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Austism Retreat for Christian Households
Thanks TenXMom... that's not bad! I also had someone suggest CMAC (Christian Mom's of Autistic Children). Still pondering!
This paper is about how many high functioning autistic people are trying to
make their own dreams a reality today.
I am an adult with a diagnosis of high-functioning autism. I have now been
active in the autism self-advocacy movement for about four years, gradually
growing in this world. I sometimes write papers like this one or give lectures, and
I am happy to provide my inside experiences and insights for those who find
them useful. I also run an Internet-based support group for people like myself,
namely those on the autistic spectrum, and it makes me extremely happy to
realise that the group helps people and enables to people who help
themselves. It is also the best self-help I could have wished for; the contact and
friendship I have with my autistic peers is immensely valuable to me.
It appears that providing such, and similar, things causes many people to
respect and appreciate me in a certain way. Parents look to me for advice
about their autistic children and I am happy to help if I can. But sometimes,
parents expect instant expertise from me because I am supposed to know
everything about autism - after all, I live it. But the most I can offer is the
personal experience and insight of just one person - me - completed with what
I've heard from the many others I've met. That does not make me an
authoritative expert on autism (as if anyone really is, with everything that still
needs to be researched). I do not provide definitive answers; at best I provide
leads so that you can find the answers yourself. This paper should be read in
The paper starts off with a history of the autism self-advocacy movement
including pioneer organisations such as Autism Network International (ANI) as
well as an overview of autism self-advocacy initiatives currently being set forth
around the world. There exist parallels between these initiatives and the larger
Disability Pride (e.g. deaf community) and Psychiatric Survivors movements. The
autistic community stands with one leg in each of these two movements and is
not succeeding in taking much advantage of either. As a result, autistic culture
today is largely where deaf culture was a century ago.
The Internet is for many high functioning autistics what sign language is for the
deaf. I will describe my Internet support group (Independent Living on the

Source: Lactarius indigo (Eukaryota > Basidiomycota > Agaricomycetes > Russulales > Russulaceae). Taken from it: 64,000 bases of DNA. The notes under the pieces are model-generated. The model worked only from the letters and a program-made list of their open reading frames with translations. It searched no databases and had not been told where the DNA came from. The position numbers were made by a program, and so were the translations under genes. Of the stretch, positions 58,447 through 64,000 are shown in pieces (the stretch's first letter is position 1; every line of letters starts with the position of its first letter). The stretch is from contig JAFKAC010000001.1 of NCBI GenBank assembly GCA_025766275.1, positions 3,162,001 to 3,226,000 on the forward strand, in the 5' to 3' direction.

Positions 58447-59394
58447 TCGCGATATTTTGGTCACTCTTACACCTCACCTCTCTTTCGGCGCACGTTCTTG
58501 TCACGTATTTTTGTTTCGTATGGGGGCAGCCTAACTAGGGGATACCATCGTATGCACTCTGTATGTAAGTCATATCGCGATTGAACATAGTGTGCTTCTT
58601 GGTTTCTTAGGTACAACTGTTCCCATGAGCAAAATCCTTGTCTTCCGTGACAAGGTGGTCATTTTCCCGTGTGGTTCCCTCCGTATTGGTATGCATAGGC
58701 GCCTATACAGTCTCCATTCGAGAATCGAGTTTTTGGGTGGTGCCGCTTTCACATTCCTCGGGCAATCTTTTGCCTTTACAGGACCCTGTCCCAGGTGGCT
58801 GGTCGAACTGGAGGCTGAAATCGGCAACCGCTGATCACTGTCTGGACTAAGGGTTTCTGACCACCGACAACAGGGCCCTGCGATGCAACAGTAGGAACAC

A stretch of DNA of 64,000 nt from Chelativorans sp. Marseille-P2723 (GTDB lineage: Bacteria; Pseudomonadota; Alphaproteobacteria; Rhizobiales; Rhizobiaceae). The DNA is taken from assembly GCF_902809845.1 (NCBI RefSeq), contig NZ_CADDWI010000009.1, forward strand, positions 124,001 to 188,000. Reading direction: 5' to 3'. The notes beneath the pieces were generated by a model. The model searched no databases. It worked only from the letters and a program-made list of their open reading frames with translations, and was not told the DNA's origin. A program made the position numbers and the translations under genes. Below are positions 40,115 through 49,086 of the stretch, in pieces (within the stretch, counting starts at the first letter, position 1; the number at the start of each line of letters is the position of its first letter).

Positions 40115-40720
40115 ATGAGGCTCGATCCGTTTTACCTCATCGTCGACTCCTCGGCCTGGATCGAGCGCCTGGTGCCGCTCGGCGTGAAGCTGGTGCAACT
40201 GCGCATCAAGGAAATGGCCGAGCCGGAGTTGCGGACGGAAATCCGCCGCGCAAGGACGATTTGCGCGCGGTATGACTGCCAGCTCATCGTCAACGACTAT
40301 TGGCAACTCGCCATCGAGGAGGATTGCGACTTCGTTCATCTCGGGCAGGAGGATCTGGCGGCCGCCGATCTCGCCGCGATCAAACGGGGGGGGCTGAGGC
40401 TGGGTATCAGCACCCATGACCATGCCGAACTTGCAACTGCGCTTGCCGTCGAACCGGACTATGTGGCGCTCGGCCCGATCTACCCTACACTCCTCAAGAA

Autistic Spectrum) and will list some key insights this group's members have
brought forth over the years, as an illustration of the effectiveness of the
Internet as a communication tool for autistic people.
Then, from my experience both in having a relationship with another
autism-spectrum person and in having extensive contacts in the autistic
community, I will theorise about both similarities and fundamental differences
between autistic interaction and "neuro-typical" interaction.
The paper concludes with a vision of the future - what an Autistic Utopia might
look like, which will never be achieved but provides clues as to which direction
to work towards.
A word about the term "autism" - The autism spectrum covers a wide range of
diagnoses and a wide variety of individual makeup. The word "autism" is often
reserved for the most severe forms of handicaps within the spectrum, whereas
so-called milder forms are designated with the terms Asperger's syndrome or
PDD-NOS. In my opinion, the terminology and the distinctions between the
different terms are arbitrary. It is also cumbersome to have to distinguish
between all the categories in a paper like this one. Therefore, in this paper, the
word "autism" means the entire autism spectrum, and people who are "autistic"
might as well have a diagnosis of Asperger's or PDD-NOS.
This author also does not subscribe to the concept of person-first language as
it pertains to autistic people, because most autistic adults report that the
condition affects their entire being, and therefore they would be someone
completely different if they were not autistic. Autism is not an appendage, but
an inseparable part of a person's makeup (note 1).
A note about the author's first name: it is indeed spelt Martijn. This Dutch male
first name rhymes with "fine" and "sign".
Introduction: establishing autistic culture through self-advocacy
Culture requires self-advocacy
As will be shown later in this paper, a culture and community for people on the
autistic spectrum is still in the process of being established, currently lagging
way behind other disability cultures. The movement did not really get off the
ground until the Internet became widely available, as the Internet is essential in
the facilitation of communication between adults on the autistic spectrum (note
The closest I could get is:
Christian Autism Understanding Support & Education
free weekly dinner menus, recipes, & grocery list
Crystal... thanks for that great name idea! Not bad at all!
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